Friday, August 23, 2019

New exhibit looks at the work of Emily Carr

February 6, 2019 by Emma Bouck, contributing writer

A new exhibit at the Art Gallery of Greater Victoria (AGGV) is bringing the works of an artist who was overlooked in the early 20th century to the public’s attention once again.

Emily Carr was born in 1871 in Victoria; today she is well known for her intriguing landscapes and unique painting style. AGGV chief curator Michelle Jacques says there are reasons why Carr is still relevant.

“I think the two things that are evident immediately is that she loved the environment and landscape of this region, so many people who live here or visit are also really connected to it,” says Jacques. “So we really connect to her as somebody who appreciates the aesthetics and physicality of Vancouver Island.”

AGGV puts on many Carr exhibits, and Jacques has the challenge of coming up with new and refreshing ideas each time. The current exhibit, Unformable Things: Emily Carr and Some Canadian Modernists, looks at the work of Carr and some of her Canadian colleagues.

“We hope to help people realize how many ways there are to look at her work, so that we don’t get to the point where people feel like it’s not worth it to come back because they’ve already seen Emily Carr’s work,” says Jacques. “It’s an opportunity to look at her from a different angle and to help people realize how many ways there are to consider her work.” 

A sample of some of Emily Carr’s work to be shown in Unformable Things (photo provided).

Carr started off with Aboriginal imagery but ultimately found success when she focused her art more on landscapes, expressing the beauty of Vancouver Island.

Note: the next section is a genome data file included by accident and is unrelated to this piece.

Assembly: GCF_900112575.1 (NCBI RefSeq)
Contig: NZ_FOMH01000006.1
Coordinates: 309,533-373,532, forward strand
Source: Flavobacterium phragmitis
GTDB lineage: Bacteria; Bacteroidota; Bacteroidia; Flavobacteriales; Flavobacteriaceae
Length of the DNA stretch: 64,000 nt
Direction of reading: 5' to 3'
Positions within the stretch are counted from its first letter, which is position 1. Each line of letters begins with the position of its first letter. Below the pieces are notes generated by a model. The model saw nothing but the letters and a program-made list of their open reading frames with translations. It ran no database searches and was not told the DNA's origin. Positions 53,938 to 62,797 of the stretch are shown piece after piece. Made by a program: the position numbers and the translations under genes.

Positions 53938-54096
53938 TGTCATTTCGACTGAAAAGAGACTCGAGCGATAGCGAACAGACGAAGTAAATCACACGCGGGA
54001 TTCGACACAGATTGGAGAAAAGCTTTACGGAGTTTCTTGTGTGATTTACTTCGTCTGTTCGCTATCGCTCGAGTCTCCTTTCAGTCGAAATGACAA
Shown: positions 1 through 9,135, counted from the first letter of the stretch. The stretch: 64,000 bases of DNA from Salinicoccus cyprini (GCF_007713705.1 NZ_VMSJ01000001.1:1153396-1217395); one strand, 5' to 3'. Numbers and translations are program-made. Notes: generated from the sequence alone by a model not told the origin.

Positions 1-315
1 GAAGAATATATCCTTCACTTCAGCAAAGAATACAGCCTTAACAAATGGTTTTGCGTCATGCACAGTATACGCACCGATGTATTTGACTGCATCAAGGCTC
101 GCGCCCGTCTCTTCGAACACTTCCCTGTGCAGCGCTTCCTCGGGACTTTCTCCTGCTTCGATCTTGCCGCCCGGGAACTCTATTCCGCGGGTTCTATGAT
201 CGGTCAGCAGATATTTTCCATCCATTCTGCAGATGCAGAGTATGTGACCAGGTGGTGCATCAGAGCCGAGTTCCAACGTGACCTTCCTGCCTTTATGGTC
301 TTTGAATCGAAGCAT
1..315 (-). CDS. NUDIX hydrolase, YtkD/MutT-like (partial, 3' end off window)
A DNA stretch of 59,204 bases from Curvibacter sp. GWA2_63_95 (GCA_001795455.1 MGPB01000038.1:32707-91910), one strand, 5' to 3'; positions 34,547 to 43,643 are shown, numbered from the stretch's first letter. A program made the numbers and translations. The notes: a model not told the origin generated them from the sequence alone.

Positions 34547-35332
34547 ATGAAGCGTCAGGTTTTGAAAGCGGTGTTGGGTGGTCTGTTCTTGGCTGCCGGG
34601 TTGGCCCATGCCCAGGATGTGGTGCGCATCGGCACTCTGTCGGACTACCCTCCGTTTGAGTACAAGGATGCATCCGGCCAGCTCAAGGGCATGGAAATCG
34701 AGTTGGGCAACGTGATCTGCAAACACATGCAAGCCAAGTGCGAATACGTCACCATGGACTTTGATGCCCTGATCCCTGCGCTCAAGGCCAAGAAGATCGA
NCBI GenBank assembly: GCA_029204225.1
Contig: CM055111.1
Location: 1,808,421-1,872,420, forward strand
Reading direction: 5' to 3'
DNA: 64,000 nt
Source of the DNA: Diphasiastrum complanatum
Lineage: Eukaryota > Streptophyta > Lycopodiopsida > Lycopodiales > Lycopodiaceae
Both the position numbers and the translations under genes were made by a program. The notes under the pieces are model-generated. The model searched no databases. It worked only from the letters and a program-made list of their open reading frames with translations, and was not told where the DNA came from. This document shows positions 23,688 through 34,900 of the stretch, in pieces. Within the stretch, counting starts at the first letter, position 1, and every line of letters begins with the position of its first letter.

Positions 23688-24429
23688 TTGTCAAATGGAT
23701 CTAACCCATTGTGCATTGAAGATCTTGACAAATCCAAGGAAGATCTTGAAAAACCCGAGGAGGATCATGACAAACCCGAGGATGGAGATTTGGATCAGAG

“If you think about the context, not just the aesthetics, it helps you understand the way the world was historically,” says Jacques, “and it helps to understand change and evolution, and that just brings into focus the concerns that we have now.”

Today, it’s easy to view and buy images online instead of going to an art exhibit. But seeing a piece online is a very different experience than seeing it in person. Jacques says that the work of someone like Carr is a prime example of how important it is to see art in the flesh. 

“She had a really unique approach to putting paint on her canvas or paper. You can really see the movement of the paint across the surface with her work, and imagine her making those marks,” she says. “In relation to the way she tries to convey her emotional response to the subject that she’s painting, you start to really imagine her in the forest making those marks on the canvas and you can see the detail in the flesh. It’s really hard to see that in a digital image.” 

The reason Carr is still relevant today is because many people feel a certain connection to her as a person and an artist. 

“She was really unique,” says Jacques. “She was a loner, and she lived a kind of alternative lifestyle for a woman of her era. So I think people really appreciate her as a person because she was a trailblazer as a woman artist in Canada.”

Unformable Things: Emily Carr and Some Canadian Modernists
Until Sunday, October 27
Art Gallery of Greater Victoria

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